The Gate Tower preserves its initial form, with openings for shooting missiles; wooden shutters provided protection against incoming projectiles.
The original interior frescoes, some of the most impressive Transylvanian medieval works, have been preserved.
Built in 1310 on the site of a former 12th century wooden fortress (burned by the Tartars in 1241), Fagaras was enlarged between the 15th and 17th centuries and was considered one of the strongest fortifications in Transylvania. The fortress was surrounded by a deep moat which, in times of war or social unrest, could easily be filled with water from a nearby mountain brook. A bridge over the moat provided the only access point. The fortress boasts three floors and five towers.
The beautifully preserved fortress houses the Fagaras County Museum, displaying Roman artifacts, a collection of medieval weapons and traditional folk crafts.
Located in the heart of Harman (Honigburg in German, meaning Honey Castle) village, this fortified church dates back to the 13th century when Saxons built the original structure. Strong walls and bulwarks surrounded the church and on its sides, massive towers were added.
The choir was built in a square shape with a vault resembling a cross. It was surrounded by two chapels, indicating the influence of the Cistercian style. This influence can also be observed in the still-standing original round windows with four lobes in the upper part of the church. The fortified church boasts two chapels...
Nestled at the foot of the Bucegi Mountains in the picturesque town of Sinaia, Peles Castle is a masterpiece of German new-Renaissance architecture, considered by many one of the most stunning castles in Europe.
Commissioned by King Carol I in 1873 and completed in 1883, the castle served as the summer residence of the royal family until 1947. Its 160 rooms are adorned with the finest examples of European art, Murano crystal chandeliers, German stained-glass windows and Cordoba leather-covered walls.
Also worth exploring in town is Sinaia Monastery, founded by Prince Mihai Cantacuzino in 1695, and named after the great Sinai Monastery on Mount Sinai. The monastery served as the residence of the royal family until Peles Castle was built, and now is home to a monastic establishment.
Sinaia, a well-known ski resort, and the surrounding towns of Busteni, Azuga and Predeal provide many facilities for an active vacation – from ski and hiking trails to wildlife viewing.
The ruins of Poienari Fortress stand high on a cliff overlooking the Arges River, at the foothills of the Carpathian Mountains. Built at the beginning of the 13th century by the first Walachian rulers, the castle changed names and residents a few times over the decades; eventually, it was abandoned and left in ruins.
Vlad Tepes ( Vlad the Impaler) recognized the potential of the location and upon taking over the throne, he ordered that the structure be repaired and consolidated, turning it into one of his main fortresses. When the Turks attacked and captured the castle in 1462, Vlad escaped via a secret passageway leading north through the mountains. Although the castle was used for many years after Vlad's death in 1476, it was eventually abandoned again in the first half of the 16th century and left to the ravages of time and weather. In 1888, a major landslide brought down a portion of the castle which crashed into the river far below. The castle underwent repairs and the remnants of its walls and towers stand to this day.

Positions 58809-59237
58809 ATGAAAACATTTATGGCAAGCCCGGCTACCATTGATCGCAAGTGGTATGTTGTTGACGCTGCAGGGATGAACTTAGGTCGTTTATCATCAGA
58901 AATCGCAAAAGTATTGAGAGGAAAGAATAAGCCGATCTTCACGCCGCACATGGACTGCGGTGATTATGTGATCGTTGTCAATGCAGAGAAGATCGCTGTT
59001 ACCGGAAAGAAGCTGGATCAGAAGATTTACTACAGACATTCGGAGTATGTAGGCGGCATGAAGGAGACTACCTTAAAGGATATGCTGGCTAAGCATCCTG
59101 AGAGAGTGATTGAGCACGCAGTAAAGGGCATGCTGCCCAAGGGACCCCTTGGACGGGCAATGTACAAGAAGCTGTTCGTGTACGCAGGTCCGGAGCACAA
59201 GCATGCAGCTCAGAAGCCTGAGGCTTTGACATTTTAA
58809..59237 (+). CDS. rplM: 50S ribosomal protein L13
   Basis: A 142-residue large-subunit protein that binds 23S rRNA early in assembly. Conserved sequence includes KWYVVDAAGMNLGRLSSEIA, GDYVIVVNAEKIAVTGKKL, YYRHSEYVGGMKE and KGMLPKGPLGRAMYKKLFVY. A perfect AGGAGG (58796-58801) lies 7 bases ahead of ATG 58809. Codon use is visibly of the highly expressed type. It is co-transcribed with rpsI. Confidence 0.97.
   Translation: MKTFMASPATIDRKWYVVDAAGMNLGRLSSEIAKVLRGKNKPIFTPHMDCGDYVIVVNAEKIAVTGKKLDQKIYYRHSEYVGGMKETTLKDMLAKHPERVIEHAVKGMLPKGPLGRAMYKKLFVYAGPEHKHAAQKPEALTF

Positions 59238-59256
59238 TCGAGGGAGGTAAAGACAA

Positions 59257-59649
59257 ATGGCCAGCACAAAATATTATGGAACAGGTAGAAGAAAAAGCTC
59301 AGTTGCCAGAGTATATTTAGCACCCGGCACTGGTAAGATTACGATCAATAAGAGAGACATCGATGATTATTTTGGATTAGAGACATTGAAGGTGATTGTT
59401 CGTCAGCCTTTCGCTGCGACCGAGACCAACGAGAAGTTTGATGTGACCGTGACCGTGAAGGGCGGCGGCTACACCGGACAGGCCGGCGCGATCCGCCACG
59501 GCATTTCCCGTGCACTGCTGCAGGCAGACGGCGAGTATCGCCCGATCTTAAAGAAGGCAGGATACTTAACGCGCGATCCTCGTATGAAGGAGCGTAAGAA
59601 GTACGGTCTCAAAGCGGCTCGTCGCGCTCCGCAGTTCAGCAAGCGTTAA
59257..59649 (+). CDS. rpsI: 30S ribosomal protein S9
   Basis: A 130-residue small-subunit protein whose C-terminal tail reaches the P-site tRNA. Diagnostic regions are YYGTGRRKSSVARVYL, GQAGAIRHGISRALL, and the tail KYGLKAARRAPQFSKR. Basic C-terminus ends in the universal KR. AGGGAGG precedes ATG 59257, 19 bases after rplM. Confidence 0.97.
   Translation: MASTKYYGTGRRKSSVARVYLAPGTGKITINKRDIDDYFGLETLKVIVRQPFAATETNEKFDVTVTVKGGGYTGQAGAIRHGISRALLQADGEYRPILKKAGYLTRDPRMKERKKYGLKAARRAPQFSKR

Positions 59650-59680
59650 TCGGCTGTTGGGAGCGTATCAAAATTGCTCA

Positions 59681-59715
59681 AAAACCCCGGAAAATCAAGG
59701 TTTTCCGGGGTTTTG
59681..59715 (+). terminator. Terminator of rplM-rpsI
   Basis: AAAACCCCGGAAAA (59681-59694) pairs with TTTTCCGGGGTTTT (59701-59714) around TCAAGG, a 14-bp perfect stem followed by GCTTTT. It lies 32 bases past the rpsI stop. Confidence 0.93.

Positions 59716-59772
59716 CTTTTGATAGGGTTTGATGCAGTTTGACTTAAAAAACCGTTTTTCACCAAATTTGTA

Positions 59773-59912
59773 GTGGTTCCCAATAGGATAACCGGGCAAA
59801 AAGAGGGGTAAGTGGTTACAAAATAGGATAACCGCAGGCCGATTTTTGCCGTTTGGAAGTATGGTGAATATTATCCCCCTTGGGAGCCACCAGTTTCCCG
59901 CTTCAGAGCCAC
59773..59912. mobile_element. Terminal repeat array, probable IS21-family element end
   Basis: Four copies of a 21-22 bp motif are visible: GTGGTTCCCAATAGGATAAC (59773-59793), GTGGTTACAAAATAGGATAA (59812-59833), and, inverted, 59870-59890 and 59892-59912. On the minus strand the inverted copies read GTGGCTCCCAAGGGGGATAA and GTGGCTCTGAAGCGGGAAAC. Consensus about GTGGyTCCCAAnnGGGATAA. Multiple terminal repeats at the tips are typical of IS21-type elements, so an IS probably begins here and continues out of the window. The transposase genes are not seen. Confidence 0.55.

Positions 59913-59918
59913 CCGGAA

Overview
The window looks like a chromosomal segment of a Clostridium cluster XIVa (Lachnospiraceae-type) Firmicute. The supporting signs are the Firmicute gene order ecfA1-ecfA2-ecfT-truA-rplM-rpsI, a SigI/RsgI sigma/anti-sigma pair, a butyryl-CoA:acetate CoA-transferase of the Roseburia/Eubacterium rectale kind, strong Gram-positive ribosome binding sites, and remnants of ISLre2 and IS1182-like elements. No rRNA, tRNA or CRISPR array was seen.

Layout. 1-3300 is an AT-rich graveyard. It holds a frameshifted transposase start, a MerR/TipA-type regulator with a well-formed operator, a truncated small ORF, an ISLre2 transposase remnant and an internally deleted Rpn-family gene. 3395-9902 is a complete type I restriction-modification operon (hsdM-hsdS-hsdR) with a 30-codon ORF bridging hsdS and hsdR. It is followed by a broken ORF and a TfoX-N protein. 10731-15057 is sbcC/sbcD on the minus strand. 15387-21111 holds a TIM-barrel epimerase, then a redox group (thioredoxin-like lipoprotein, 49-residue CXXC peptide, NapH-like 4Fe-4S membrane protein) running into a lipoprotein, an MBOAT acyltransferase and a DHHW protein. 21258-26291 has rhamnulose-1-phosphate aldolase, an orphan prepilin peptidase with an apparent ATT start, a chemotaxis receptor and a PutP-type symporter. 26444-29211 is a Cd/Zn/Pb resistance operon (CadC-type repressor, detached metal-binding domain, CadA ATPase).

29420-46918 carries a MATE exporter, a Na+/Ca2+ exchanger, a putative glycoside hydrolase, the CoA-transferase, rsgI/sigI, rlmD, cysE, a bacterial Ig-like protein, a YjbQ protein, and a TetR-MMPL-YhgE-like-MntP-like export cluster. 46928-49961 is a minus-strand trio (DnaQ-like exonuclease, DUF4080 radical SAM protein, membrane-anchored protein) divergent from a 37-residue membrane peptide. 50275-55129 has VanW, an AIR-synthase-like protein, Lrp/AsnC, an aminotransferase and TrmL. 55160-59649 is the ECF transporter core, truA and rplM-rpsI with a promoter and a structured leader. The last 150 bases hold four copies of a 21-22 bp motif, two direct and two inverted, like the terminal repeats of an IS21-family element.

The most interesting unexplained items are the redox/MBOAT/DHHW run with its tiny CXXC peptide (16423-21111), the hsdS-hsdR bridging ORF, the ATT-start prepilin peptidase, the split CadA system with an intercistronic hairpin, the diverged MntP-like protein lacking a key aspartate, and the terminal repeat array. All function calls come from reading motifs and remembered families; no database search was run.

The largest fortified church in southeastern Europe, Prejmer
(Tartlau in German) was built by Teutonic knights in 1212-1213.
The powerful surrounding walls are 40 feet high and 10-15 feet thick. Historical records attest that in its 500 years of existence, the fortress was besieged 50 times. However, it was only captured once, in 1611 by Gabriel Báthori, Prince of Transylvania; the fighters defending the fortress have surrendered after not having no drinking water available for several days.
Access to the building was through a 100-foot-long arched passage fortified with two rows of gates. Each village family had a designated room for shelter in case of attack. The red-roofed wall accommodated 272 rooms, stacked over four stories and linked by wooden staircases.
Rasnov Fortress (Rosenau in German), is located on a rocky hilltop in the Carpathian Mountains, 650 ft. above the town of Rasnov. First mentioned in an official document in 1331, the fortress was built by Teutonic Knights as protection against invading Tartars and was later enlarged by the local Saxon population. Strategically located on the commercial route linking the provinces of Transylvania and Walachia, Rasnov differs from other Saxon fortresses in that it was designed as a place of refuge over extended periods of time.
Recently, the old fortress has been restored to its former glory and today, you can visit the impressive remains. There is also a museum here, hidden behind the ancient walls, where you can find a skeleton buried beneath a glass floor, as well as some other interesting artifacts.
Saschiz is renowned not only as home to one of Transylvania's finest fortified churches but also as a carpentry and wood-painting center. It was here that Saschiz blue pottery was born in 1702.
The Evangelical Church of Saschiz was built between 1493 and 1496 by Saxon colonists. The monument is very impressive due to its sheer size and the way the fortifying elements have been adapted to the shape of a church building. From the outside, the church appears to be a bulwark, but its defensive role is surpassed by the beauty of its gothic elements: huge arches, massive buttresses and decorative stone and brick aspects. Due to the significant distance between the center of the village and the hill on which a Saxon fortress was built in 1496, the fortified Evangelical church became the main refuge for the inhabitants of Saschiz during invading raids.
Located in the Vineyards Valley, this fortified church was built in 1263 in gothic style and was enlarged and fortified in the 15th and 16th centuries by adding a range of 26-foot-tall and five-foot- wide walls. A unique element is the well in the center of the church choir that provided water for the locals during sieges. Inside, you can admire Saxon furniture and decorations dating from the 16th century.
One of the most interesting Saxon fortified churches is located in the village of Viscri (Weisskirch in German).
The name comes from the German Weisse Khirche, meaning white church.
Unlike other Transylvanian fortified churches, Viscri was built around 1100 by the Szekler population and taken over by Saxon colonists in 1185. This explains why this unique gothic church displays a plain straight ceiling rather than a traditional vaulted one